Format

Send to

Choose Destination
See comment in PubMed Commons below
Neurobiol Aging. 2015 Jan;36(1):401-12. doi: 10.1016/j.neurobiolaging.2014.06.019. Epub 2014 Jun 21.

Weighted brain networks in disease: centrality and entropy in human immunodeficiency virus and aging.

Author information

  • 1Department of Neurology, Washington University in St Louis, School of Medicine, St. Louis, MO, USA.
  • 2Department of Radiology, Washington University in St Louis, School of Medicine, St. Louis, MO, USA; Hope Center for Neurologic Diseases, Washington University in St Louis, School of Medicine, St. Louis, MO, USA; Knight Alzheimer's Disease Research Center, Washington University in St Louis, School of Medicine, St. Louis, MO, USA.
  • 3Department of Neurology, Washington University in St Louis, School of Medicine, St. Louis, MO, USA; Department of Radiology, Washington University in St Louis, School of Medicine, St. Louis, MO, USA; Hope Center for Neurologic Diseases, Washington University in St Louis, School of Medicine, St. Louis, MO, USA; Knight Alzheimer's Disease Research Center, Washington University in St Louis, School of Medicine, St. Louis, MO, USA; Department of Biomedical Engineering, Washington University in St Louis, St. Louis, MO, USA. Electronic address: bances@wustl.edu.

Abstract

Graph theory models can produce simple, biologically informative metrics of the topology of resting-state functional connectivity (FC) networks. However, typical graph theory approaches model FC relationships between regions (nodes) as unweighted edges, complicating their interpretability in studies of disease or aging. We extended existing techniques and constructed fully connected weighted graphs for groups of age-matched human immunodeficiency virus (HIV) positive (n = 67) and HIV negative (n = 77) individuals. We compared test-retest reliability of weighted versus unweighted metrics in an independent study of healthy individuals (n = 22) and found weighted measures to be more stable. We quantified 2 measures of node centrality (closeness centrality and eigenvector centrality) to capture the relative importance of individual nodes. We also quantified 1 measure of graph entropy (diversity) to measure the variability in connection strength (edge weights) at each node. HIV was primarily associated with differences in measures of centrality, and age was primarily associated with differences in diversity. HIV and age were associated with divergent measures when evaluated at the whole graph level, within individual functional networks, and at the level of individual nodes. Graph models may allow us to distinguish previously indistinguishable effects related to HIV and age on FC.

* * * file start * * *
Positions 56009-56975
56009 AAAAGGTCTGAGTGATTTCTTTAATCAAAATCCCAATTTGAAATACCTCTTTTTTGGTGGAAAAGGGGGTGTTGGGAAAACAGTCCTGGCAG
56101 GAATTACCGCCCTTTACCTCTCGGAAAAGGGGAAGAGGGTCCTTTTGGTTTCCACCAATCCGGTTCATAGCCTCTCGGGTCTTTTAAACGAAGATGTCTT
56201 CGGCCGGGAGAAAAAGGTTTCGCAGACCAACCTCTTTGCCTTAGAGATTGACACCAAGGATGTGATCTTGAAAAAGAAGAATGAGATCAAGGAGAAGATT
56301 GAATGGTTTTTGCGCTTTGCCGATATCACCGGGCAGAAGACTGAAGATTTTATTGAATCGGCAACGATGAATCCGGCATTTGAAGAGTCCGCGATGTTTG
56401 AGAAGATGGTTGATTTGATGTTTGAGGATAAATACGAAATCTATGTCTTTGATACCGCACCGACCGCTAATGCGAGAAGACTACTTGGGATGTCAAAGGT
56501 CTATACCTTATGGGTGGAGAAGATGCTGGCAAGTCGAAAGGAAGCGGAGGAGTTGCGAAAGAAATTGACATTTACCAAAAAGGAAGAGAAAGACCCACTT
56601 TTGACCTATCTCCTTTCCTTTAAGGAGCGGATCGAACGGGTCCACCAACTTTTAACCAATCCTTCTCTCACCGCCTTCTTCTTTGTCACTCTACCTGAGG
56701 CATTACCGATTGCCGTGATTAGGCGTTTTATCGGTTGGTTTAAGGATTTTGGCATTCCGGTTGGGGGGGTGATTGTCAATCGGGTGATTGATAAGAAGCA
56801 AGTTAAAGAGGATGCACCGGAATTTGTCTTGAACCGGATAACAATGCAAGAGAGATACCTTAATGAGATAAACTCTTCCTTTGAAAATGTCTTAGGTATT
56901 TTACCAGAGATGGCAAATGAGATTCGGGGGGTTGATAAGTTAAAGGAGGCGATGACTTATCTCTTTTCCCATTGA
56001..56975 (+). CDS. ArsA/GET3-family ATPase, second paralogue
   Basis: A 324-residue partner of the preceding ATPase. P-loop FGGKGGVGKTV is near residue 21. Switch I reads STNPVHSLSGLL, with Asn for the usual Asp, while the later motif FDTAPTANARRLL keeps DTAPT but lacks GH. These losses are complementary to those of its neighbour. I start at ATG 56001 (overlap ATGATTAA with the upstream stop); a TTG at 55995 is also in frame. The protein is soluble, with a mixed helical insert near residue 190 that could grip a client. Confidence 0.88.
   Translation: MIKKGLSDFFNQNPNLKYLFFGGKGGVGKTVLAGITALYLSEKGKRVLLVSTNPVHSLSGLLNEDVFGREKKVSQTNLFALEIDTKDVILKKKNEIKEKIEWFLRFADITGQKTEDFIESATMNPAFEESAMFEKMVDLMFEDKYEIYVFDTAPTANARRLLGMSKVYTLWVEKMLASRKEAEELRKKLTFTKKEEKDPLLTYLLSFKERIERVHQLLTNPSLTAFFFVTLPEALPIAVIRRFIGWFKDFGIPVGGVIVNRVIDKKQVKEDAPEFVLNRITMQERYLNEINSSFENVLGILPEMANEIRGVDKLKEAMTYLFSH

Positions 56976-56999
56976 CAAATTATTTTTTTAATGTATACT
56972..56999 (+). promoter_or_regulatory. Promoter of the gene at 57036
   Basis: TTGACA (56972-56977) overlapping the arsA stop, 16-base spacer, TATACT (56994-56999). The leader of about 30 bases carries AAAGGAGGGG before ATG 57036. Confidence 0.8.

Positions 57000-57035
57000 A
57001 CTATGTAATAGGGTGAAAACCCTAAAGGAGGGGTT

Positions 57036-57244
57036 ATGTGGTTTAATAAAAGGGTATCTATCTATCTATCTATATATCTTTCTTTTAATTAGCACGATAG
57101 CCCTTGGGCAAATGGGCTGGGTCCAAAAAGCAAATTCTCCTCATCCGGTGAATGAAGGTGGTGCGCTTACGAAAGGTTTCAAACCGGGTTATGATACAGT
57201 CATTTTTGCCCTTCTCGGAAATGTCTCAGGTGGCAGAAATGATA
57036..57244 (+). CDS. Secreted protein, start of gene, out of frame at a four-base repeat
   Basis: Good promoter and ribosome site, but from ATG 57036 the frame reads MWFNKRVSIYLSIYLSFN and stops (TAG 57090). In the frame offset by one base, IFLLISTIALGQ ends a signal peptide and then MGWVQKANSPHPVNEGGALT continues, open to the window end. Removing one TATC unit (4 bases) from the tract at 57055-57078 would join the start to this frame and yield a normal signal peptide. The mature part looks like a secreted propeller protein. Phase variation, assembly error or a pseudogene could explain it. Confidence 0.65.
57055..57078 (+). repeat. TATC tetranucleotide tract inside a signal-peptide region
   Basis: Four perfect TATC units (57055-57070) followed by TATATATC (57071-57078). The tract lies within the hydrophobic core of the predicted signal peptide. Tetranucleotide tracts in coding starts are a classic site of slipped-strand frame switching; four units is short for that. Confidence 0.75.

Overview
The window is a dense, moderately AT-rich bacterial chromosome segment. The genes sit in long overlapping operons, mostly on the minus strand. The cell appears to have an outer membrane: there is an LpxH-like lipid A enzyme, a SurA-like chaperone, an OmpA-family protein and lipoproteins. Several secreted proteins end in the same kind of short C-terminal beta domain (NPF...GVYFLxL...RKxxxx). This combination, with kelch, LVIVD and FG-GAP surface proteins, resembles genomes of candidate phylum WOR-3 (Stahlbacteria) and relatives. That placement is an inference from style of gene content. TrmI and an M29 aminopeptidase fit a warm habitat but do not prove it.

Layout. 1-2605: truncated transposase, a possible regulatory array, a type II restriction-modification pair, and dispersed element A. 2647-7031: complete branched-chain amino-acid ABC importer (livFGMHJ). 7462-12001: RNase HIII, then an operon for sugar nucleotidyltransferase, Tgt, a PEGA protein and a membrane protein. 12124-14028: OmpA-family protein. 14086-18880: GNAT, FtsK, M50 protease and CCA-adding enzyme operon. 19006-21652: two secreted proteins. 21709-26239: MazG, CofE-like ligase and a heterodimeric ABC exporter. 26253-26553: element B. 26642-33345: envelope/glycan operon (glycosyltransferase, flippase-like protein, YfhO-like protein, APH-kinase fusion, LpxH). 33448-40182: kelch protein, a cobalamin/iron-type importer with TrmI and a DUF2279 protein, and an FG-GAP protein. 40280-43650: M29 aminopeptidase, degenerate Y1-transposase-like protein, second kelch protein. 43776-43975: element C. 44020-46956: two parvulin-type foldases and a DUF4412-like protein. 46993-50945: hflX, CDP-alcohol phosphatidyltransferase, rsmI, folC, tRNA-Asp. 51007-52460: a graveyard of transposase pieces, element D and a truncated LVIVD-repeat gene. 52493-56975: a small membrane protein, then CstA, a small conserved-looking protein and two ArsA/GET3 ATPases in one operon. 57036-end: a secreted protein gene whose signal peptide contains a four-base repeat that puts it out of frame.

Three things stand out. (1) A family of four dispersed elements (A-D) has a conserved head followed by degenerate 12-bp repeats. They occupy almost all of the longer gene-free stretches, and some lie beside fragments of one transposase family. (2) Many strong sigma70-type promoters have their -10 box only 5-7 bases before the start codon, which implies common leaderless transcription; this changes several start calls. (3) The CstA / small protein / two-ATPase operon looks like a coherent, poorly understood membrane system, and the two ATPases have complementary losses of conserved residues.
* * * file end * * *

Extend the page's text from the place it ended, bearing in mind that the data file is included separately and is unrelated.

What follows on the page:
Copyright © 2015 Elsevier Inc. All rights reserved.

KEYWORDS:

Aging fc-MRI; Centrality; Graph theory; HIV; Neurodegeneration

[PubMed - indexed for MEDLINE]
Free PMC Article
PubMed Commons home

PubMed Commons

0 comments
How to join PubMed Commons

    Supplemental Content

    Full text links

    Icon for Elsevier Science Icon for PubMed Central
    Loading ...
    Write to the Help Desk